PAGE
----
Might black wind turbines prevent bird collisions?
Four turbines at the Smøla wind farm in Norway are to have one rotor blade painted black to see whether increasing the visual contrast of the turbine against its background might help to reduce bird strikes.
Energy company Statkraft, which operates the farm, says that several white-tailed eagles (also called sea eagles) are found dead on the ground having flown into turbines at the inland wind farm.
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As well as testing black rotor blades, the INTACT project will also examine whether increasing the visibility of the turbine's towers might prevent strikes from birds that fly lower than eagles, such as ducks and grouse.
Additionally, some turbines are to be fitted with ultraviolet lamps. Unlike your eye, a bird's eye is sensitive to the ultraviolet part of the electromagnetic spectrum. Should UV lights prove effective, the intention is to go on to test UV-reflecting paint. Paint has an advantage over UV light in that it can be applied during the production of the turbine.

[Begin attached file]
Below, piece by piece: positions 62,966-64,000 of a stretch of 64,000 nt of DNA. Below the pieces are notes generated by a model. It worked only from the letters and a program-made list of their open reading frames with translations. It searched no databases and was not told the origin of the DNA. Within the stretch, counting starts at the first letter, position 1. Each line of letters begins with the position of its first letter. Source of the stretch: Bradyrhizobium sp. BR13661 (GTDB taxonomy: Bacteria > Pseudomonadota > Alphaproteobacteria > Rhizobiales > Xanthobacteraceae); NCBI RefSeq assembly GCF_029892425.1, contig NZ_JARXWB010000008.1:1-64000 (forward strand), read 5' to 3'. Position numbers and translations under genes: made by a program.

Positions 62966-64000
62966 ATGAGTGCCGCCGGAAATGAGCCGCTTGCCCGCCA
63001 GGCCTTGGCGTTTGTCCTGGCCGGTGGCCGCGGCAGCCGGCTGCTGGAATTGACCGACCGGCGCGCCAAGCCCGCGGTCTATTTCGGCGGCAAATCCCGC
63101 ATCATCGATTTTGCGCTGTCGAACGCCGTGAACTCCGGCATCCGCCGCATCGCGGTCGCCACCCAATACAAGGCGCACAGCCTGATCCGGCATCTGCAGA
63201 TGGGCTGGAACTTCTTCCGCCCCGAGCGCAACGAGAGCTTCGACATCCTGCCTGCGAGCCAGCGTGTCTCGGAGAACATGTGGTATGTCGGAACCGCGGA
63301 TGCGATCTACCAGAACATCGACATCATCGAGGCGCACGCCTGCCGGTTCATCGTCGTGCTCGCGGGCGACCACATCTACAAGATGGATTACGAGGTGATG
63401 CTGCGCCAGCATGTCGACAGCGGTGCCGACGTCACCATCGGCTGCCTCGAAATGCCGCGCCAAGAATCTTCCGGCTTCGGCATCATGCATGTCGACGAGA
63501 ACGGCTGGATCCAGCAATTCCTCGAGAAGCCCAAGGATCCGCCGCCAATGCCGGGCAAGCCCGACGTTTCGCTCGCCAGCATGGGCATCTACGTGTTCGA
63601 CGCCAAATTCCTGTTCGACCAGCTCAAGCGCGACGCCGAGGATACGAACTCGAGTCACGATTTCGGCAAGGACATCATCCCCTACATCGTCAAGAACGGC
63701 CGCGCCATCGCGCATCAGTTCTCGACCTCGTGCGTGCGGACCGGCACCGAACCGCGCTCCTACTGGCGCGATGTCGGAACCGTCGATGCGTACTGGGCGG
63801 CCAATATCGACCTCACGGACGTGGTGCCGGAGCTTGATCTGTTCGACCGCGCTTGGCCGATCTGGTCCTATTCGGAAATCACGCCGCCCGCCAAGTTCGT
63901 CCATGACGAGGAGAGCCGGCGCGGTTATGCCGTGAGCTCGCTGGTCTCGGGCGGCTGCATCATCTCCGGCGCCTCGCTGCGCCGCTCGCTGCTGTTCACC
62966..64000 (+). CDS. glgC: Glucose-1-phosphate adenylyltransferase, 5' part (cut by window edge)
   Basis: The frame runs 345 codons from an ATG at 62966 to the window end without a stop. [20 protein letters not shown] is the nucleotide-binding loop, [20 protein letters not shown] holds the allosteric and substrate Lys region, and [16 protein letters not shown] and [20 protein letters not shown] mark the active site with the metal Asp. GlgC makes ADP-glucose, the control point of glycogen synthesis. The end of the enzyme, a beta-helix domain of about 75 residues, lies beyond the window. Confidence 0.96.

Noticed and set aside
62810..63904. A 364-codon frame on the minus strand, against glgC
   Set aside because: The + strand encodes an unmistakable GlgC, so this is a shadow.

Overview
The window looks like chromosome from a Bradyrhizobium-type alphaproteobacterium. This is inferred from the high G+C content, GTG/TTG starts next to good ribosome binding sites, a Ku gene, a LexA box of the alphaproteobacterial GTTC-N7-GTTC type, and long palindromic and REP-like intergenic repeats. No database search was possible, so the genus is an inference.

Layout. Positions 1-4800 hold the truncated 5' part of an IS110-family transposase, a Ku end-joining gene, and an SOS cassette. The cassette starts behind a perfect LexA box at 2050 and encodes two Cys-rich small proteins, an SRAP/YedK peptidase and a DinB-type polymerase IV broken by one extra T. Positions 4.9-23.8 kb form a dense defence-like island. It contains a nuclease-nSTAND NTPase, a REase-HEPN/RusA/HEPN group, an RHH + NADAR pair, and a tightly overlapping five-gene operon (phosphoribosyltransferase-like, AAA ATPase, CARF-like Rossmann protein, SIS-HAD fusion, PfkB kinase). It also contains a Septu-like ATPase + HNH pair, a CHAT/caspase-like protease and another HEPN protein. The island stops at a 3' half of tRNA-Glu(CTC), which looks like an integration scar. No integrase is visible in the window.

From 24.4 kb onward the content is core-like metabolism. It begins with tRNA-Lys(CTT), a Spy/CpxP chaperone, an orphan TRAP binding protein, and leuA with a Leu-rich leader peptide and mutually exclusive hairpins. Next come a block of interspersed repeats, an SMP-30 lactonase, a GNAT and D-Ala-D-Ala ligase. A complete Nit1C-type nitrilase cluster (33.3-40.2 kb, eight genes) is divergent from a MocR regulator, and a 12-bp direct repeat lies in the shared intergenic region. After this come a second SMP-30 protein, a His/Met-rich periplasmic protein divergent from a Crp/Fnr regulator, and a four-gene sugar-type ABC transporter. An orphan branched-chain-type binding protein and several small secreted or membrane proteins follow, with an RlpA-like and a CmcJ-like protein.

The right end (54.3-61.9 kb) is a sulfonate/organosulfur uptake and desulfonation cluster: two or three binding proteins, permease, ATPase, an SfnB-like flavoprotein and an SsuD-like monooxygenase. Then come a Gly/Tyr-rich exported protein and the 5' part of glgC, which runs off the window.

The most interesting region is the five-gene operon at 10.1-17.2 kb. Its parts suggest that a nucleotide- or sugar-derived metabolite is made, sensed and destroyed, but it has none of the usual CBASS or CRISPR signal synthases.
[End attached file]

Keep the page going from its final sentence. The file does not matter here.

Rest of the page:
Smøla wind farm caused controversy within months of its opening in 2005 due to the immediate effect of the turbines on the local white-tailed eagle population. However, since that time, Statkraft claims that the wind farm has become a research hub to better understand the issue.
"Countless hours of research have been spent on this issue since the Smøla wind farm was completed in 2005, and there are few places in the world where so much is known about bird behaviour in the vicinity of wind power generation," says Bjørn Iuell, a biologist and environmental advisor at the company.
On average, the 68-turbine farm generates 356 GWh of electrical energy per year, which Statkraft says is sufficient to power 17,800 Norwegian households.
Energy Norway is "owner" of the project, and NVE, NINA, Statoil, Trønder Energi Kraft and Vattenfall are partners.